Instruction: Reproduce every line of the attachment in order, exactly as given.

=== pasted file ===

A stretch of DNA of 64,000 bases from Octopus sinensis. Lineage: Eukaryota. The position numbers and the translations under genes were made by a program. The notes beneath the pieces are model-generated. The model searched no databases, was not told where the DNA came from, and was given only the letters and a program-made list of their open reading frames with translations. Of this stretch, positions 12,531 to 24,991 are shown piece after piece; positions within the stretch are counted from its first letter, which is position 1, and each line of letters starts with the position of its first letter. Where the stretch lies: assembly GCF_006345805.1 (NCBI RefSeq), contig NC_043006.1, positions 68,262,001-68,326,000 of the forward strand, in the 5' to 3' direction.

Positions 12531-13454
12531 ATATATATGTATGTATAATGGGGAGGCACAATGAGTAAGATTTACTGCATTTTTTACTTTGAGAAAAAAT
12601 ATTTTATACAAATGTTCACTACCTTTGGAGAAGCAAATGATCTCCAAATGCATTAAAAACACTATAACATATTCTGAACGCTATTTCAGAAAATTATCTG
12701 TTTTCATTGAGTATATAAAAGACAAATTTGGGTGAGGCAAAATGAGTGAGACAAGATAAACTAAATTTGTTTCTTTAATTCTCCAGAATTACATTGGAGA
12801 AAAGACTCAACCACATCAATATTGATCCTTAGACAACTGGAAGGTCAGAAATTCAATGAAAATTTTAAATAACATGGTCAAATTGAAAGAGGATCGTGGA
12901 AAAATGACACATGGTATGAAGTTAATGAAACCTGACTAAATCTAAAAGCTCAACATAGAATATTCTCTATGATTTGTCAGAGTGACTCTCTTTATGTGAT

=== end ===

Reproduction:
A stretch of DNA of 64,000 bases from Octopus sinensis. Lineage: Eukaryota. The position numbers and the translations under genes were made by a program. The notes beneath the pieces are model-generated. The model searched no databases, was not told where the DNA came from, and was given only the letters and a program-made list of their open reading frames with translations. Of this stretch, positions 12,531 to 24,991 are shown piece after piece; positions within the stretch are counted from its first letter, which is position 1, and each line of letters starts with the position of its first letter. Where the stretch lies: assembly GCF_006345805.1 (NCBI RefSeq), contig NC_043006.1, positions 68,262,001-68,326,000 of the forward strand, in the 5' to 3' direction.

Positions 12531-13454
12531 ATATATATGTATGTATAATGGGGAGGCACAATGAGTAAGATTTACTGCATTTTTTACTTTGAGAAAAAAT
12601 ATTTTATACAAATGTTCACTACCTTTGGAGAAGCAAATGATCTCCAAATGCATTAAAAACACTATAACATATTCTGAACGCTATTTCAGAAAATTATCTG
12701 TTTTCATTGAGTATATAAAAGACAAATTTGGGTGAGGCAAAATGAGTGAGACAAGATAAACTAAATTTGTTTCTTTAATTCTCCAGAATTACATTGGAGA
12801 AAAGACTCAACCACATCAATATTGATCCTTAGACAACTGGAAGGTCAGAAATTCAATGAAAATTTTAAATAACATGGTCAAATTGAAAGAGGATCGTGGA
12901 AAAATGACACATGGTATGAAGTTAATGAAACCTGACTAAATCTAAAAGCTCAACATAGAATATTCTCTATGATTTGTCAGAGTGACTCTCTTTATGTGAT